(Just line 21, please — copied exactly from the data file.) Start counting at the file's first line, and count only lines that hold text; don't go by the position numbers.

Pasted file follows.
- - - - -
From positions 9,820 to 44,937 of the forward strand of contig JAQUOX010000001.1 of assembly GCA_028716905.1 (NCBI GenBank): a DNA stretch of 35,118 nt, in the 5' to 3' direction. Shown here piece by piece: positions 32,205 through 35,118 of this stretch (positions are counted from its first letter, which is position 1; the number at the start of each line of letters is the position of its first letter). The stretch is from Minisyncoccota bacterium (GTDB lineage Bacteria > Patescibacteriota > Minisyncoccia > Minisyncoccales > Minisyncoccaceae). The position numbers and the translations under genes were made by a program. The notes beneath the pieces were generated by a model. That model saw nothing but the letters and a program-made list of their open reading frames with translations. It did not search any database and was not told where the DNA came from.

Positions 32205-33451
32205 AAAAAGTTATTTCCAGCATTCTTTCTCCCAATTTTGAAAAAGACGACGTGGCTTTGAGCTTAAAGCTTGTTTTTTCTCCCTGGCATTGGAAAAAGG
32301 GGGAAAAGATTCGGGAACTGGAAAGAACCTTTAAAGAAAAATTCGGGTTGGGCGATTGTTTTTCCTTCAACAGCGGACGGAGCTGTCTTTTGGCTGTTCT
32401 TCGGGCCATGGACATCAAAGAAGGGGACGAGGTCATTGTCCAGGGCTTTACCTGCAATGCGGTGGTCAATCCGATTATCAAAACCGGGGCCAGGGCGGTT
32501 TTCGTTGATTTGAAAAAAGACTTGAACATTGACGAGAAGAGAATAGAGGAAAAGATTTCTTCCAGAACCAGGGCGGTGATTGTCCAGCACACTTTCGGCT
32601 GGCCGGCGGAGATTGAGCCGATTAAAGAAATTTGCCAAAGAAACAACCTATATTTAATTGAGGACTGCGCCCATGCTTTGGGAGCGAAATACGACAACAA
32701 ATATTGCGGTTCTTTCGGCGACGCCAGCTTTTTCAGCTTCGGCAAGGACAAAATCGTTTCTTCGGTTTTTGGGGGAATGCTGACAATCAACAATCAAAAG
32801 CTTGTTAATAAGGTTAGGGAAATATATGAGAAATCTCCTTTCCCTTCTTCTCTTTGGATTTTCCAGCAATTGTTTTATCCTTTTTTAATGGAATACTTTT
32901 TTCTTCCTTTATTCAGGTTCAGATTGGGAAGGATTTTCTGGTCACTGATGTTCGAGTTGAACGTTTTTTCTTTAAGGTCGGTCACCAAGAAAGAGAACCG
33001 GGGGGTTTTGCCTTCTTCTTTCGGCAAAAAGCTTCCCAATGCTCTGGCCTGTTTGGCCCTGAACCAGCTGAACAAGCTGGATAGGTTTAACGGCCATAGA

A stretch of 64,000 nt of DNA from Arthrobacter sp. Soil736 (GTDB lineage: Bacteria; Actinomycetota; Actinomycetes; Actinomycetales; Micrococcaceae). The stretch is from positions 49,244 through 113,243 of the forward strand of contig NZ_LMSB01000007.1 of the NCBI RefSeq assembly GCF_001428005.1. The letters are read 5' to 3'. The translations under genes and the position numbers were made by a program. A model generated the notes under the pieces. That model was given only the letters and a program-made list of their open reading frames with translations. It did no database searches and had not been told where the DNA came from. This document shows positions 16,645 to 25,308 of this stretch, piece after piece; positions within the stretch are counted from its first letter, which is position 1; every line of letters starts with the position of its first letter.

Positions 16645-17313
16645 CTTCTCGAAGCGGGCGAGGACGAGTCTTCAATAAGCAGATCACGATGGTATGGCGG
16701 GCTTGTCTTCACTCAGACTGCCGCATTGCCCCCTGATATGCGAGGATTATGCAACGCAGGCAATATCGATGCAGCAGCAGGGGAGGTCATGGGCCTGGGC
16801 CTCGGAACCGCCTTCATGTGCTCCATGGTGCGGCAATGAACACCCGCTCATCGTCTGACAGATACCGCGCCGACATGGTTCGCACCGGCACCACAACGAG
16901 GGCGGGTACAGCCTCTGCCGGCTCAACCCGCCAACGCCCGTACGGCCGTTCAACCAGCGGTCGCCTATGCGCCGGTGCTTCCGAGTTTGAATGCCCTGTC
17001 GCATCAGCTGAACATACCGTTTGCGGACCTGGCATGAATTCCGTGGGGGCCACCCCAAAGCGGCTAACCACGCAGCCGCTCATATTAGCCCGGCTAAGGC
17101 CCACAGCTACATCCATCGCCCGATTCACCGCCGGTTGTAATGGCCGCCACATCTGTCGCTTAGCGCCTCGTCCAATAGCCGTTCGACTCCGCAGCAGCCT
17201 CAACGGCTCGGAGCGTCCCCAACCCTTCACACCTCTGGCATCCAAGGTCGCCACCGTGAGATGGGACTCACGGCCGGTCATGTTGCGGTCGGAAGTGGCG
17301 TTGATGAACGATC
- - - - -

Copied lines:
17301 TTGATGAACGATC